Australia shares end lower as virus woes offset cenbank support

* Financials top losers on Australian benchmark

* RBA retains accommodative policy settings

* Australia reports nine new locally acquired cases (Updates to close)

June 1 (Reuters) - Australian shares closed lower on Tuesday, as concerns over rising COVID-19 cases in Victoria overshadowed optimism about the country’s central bank reiterating its accommodative policy stance.

The S&P/ASX 200 benchmark index closed 0.3% lower at 7,142.6, after ending down 0.3% in the previous session.

Melbourne, the capital of Australia’s second most populous state Victoria, is battling fresh infections, with the country reporting nine new locally acquired cases on Monday.

The Reserve Bank of Australia (RBA) held its cash rate at record low of 0.1% for a sixth straight meeting and reiterated its outlook that rates could remain there until 2024.

The Australian dollar slipped from a one-week high hit earlier, as some market participants were expecting a hawkish tilt in the statement.

“With policy accommodation front-loaded, fiscal policy stimulus on the generous side and the economy on a steady mend, the RBA has no reason to accentuate its dovish stance,” Mizuho Bank said in a note.

Australian home prices surged in May, while approvals to build new houses reached record highs, adding yet another challenge for the RBA, which wants to keep rates low until inflation revives.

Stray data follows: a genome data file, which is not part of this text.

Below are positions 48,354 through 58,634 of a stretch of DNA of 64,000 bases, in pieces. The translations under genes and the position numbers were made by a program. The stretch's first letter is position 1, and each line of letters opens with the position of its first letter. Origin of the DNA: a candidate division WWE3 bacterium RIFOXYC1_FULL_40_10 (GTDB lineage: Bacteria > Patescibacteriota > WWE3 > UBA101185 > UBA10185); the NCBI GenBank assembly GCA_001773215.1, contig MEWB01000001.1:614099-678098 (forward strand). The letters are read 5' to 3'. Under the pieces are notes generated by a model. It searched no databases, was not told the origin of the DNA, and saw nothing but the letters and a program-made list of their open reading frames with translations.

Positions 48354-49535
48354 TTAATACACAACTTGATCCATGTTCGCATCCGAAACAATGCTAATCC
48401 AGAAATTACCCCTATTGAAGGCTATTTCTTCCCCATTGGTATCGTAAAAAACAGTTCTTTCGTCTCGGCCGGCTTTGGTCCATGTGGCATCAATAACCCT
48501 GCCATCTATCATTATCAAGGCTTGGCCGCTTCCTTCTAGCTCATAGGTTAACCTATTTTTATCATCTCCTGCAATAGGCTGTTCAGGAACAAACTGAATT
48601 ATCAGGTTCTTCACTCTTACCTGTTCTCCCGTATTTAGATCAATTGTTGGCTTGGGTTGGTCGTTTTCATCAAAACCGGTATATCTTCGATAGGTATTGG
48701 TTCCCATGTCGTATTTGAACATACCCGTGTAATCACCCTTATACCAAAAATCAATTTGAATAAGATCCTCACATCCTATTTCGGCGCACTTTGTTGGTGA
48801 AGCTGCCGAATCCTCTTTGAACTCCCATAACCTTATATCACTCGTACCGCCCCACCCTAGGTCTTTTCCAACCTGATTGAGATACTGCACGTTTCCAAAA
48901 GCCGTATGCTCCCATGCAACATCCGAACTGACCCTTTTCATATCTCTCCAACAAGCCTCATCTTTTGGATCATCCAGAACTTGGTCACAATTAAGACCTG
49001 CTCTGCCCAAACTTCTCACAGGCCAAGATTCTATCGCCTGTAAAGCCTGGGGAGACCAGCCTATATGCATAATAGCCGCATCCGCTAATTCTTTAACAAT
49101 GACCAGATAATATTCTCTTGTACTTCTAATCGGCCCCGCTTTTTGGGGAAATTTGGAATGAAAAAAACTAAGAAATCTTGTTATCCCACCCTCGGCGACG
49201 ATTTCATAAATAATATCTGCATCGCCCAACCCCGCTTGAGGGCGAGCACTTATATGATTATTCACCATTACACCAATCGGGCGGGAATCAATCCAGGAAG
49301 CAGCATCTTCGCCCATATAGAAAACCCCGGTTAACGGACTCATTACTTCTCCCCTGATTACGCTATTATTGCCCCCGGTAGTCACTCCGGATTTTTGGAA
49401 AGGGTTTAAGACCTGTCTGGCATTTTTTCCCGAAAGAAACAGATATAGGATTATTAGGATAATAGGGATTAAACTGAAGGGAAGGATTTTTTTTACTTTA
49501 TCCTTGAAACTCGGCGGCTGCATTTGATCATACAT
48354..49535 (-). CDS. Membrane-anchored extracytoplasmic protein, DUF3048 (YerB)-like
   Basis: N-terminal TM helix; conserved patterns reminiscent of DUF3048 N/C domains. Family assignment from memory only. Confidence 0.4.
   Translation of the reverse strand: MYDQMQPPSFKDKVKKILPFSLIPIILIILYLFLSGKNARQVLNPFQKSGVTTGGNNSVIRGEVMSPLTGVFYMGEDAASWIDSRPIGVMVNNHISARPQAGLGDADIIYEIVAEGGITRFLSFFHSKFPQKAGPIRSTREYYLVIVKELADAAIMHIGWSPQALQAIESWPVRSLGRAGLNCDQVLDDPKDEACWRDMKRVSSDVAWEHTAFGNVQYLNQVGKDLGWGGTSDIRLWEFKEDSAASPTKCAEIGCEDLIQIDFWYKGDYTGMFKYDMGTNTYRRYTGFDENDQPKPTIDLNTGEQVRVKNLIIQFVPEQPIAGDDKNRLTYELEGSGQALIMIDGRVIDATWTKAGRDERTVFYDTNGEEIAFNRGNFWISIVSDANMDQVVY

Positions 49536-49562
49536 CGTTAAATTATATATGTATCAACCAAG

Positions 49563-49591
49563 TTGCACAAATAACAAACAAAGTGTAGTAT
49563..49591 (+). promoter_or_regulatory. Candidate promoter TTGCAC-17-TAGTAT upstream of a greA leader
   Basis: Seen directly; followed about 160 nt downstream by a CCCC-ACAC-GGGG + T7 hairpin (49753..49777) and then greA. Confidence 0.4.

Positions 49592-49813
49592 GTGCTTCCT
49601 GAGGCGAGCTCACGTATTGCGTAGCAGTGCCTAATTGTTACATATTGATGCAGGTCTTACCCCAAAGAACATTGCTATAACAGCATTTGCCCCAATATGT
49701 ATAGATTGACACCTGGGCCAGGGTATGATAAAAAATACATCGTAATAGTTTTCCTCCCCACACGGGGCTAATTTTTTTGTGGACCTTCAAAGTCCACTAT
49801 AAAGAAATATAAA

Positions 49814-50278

Financials ended 0.7% lower and were the worst-hit sectors on the benchmark, with all the “Big Four” banks closing in the red.

Energy stocks rebounded after falling 1.6% on Monday and were the top performers on the index, boosted by higher oil prices.

Multi-media firm Nine Entertainment jumped as much as 4.7% after it signed multi-year content supply deals with Google and Facebook. The stock, however, ended 0.7% higher.

Across the Tasman Sea, New Zealand’s benchmark S&P/NZX 50 closed up 1.2% at 12,462.47.

China-focused baby food makers Synlait Milk and a2 Milk were among the top gainers, after Beijing relaxed the cap to allow married couples to have up to three children from the existing limit of two.

Reporting by Harish Sridharan in Bengaluru; Editing by Rashmi Aich